Tropical Animal Health and Production

, Volume 50, Issue 3, pp 531–536 | Cite as

Herbage intake of dairy cows in mixed sequential grazing with breeding ewes as followers

  • Juan Daniel Jiménez-Rosales
  • Ricardo Daniel Améndola-Massiotti
  • Juan Andrés Burgueño-Ferreira
  • Rodolfo Ramírez-Valverde
  • Pedro Topete-Pelayo
  • Maximino Huerta-Bravo
Regular Articles


This study aimed to evaluate the hypothesis that mixed sequential grazing of dairy cows and breeding ewes is beneficial. During the seasons of spring–summer 2013 and autumn–winter 2013–2014, 12 (spring–summer) and 16 (autumn–winter) Holstein Friesian cows and 24 gestating (spring–summer) and lactating (autumn–winter) Pelibuey ewes grazed on six (spring–summer) and nine (autumn–winter) paddocks of alfalfa and orchard grass mixed pastures. The treatments “single species cow grazing” (CowG) and “mixed sequential grazing with ewes as followers of cows” (MixG) were evaluated, under a completely randomized design with two replicates per paddock. Herbage mass on offer (HO) and residual herbage mass (RH) were estimated by cutting samples. The estimate of herbage intake (HI) of cows was based on the use of internal and external markers; the apparent HI of ewes was calculated as the difference between HO (RH of cows) and RH. Even though HO was higher in CowG, the HI of cows was higher in MixG during spring–summer and similar in both treatments during autumn–winter, implying that in MixG the effects on the cows HI of higher alfalfa proportion and herbage accumulation rate evolving from lower residual herbage mass in the previous cycle counteracted that of a higher HO in CowG. The HI of ewes was sufficient to enable satisfactory performance as breeding ewes. Thus, the benefits of mixed sequential grazing arose from higher herbage accumulation, positive changes in botanical composition, and the achievement of sheep production without negative effects on the herbage intake of cows.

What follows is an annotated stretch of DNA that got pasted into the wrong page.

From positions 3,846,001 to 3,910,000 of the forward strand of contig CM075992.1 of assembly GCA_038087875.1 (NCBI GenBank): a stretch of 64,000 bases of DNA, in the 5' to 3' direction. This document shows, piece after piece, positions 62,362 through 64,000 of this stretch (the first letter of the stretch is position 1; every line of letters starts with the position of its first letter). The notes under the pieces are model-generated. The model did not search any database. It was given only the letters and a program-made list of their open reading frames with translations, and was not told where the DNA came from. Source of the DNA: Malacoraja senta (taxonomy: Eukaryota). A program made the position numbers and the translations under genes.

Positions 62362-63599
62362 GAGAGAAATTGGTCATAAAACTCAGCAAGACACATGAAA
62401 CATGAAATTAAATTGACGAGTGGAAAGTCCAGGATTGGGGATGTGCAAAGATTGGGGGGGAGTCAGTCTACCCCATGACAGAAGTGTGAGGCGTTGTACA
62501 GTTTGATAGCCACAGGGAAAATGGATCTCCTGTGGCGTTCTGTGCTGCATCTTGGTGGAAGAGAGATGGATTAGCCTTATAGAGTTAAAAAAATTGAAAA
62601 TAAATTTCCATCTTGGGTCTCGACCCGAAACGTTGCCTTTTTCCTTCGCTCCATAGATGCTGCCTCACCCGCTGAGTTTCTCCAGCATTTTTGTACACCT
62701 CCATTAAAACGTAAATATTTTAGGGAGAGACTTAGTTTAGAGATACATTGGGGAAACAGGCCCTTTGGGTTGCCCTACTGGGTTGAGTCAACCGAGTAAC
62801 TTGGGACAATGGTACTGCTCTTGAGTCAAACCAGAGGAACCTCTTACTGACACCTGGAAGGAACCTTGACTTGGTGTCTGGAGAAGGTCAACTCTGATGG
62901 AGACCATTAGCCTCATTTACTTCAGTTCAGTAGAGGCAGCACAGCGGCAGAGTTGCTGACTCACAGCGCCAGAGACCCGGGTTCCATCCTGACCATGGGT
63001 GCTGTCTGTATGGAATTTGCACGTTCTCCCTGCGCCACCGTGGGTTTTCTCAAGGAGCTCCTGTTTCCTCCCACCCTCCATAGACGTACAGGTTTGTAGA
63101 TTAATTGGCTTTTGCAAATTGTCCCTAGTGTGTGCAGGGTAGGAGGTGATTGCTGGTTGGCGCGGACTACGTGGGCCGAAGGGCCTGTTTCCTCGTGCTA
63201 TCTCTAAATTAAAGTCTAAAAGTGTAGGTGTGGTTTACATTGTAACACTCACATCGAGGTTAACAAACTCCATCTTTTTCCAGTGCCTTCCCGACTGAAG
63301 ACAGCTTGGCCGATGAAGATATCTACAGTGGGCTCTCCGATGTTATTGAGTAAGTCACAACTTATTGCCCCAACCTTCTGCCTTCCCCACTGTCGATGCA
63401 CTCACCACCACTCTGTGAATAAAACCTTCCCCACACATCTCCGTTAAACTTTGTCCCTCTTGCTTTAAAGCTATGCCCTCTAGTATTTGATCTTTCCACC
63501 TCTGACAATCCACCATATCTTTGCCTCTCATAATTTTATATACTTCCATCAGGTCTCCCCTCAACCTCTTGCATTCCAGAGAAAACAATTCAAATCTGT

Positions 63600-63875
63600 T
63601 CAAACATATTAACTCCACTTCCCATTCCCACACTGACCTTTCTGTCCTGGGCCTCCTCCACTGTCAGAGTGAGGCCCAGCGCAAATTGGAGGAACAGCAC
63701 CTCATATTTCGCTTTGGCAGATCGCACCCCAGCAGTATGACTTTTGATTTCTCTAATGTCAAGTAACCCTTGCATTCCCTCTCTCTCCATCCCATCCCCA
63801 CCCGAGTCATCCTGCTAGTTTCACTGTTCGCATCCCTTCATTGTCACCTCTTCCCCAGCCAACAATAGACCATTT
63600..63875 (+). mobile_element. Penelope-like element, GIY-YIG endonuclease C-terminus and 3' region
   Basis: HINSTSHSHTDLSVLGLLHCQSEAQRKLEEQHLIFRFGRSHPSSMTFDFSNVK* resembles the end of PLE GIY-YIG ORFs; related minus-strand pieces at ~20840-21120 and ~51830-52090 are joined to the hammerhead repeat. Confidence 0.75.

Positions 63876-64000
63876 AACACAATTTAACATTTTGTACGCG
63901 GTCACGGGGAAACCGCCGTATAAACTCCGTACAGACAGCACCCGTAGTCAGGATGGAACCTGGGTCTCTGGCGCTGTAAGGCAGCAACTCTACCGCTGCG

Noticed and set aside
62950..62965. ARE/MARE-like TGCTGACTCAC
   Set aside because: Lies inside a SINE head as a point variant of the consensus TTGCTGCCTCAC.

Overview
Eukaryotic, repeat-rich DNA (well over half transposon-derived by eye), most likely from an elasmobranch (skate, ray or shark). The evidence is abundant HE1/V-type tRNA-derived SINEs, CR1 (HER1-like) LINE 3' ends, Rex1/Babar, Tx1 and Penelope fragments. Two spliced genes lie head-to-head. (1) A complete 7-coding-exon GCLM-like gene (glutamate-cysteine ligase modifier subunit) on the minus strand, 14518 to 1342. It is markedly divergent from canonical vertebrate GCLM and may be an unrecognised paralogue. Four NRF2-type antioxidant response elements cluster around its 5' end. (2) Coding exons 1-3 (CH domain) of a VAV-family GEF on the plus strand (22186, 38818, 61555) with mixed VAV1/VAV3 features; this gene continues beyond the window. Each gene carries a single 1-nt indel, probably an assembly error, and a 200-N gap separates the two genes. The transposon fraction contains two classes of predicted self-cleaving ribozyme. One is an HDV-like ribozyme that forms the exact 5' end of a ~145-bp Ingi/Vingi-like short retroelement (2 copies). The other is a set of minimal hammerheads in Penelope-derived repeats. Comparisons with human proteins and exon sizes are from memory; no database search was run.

Medicago sativa Dactylis glomerata Herbage mass Herbage accumulation Botanical composition 


Compliance with ethical standards

Statement of animal rights

The study was carried out in accordance with guidelines of the Research Ethics Committee of the EU Directive 2010/63/EU for animal experiments.

Conflict of interest

The authors declare that they have no conflict of interest.


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Copyright information

© Springer Science+Business Media B.V., part of Springer Nature 2017

Authors and Affiliations

  • Juan Daniel Jiménez-Rosales
    • 1
  • Ricardo Daniel Améndola-Massiotti
    • 1
  • Juan Andrés Burgueño-Ferreira
    • 2
  • Rodolfo Ramírez-Valverde
    • 1
  • Pedro Topete-Pelayo
    • 3
  • Maximino Huerta-Bravo
    • 1
  1. 1.Programa de Posgrado en Producción AnimalUniversidad Autónoma ChapingoChapingoMexico
  2. 2.Unidad de Biometría y Estadísticas, Laboratorio de Informática Aplicada a los CultivosCentro Internacional de Mejoramiento de Maíz y TrigoMéxico, D.FMexico
  3. 3.Departamento de ZootecniaUniversidad Autónoma ChapingoChapingoMexico

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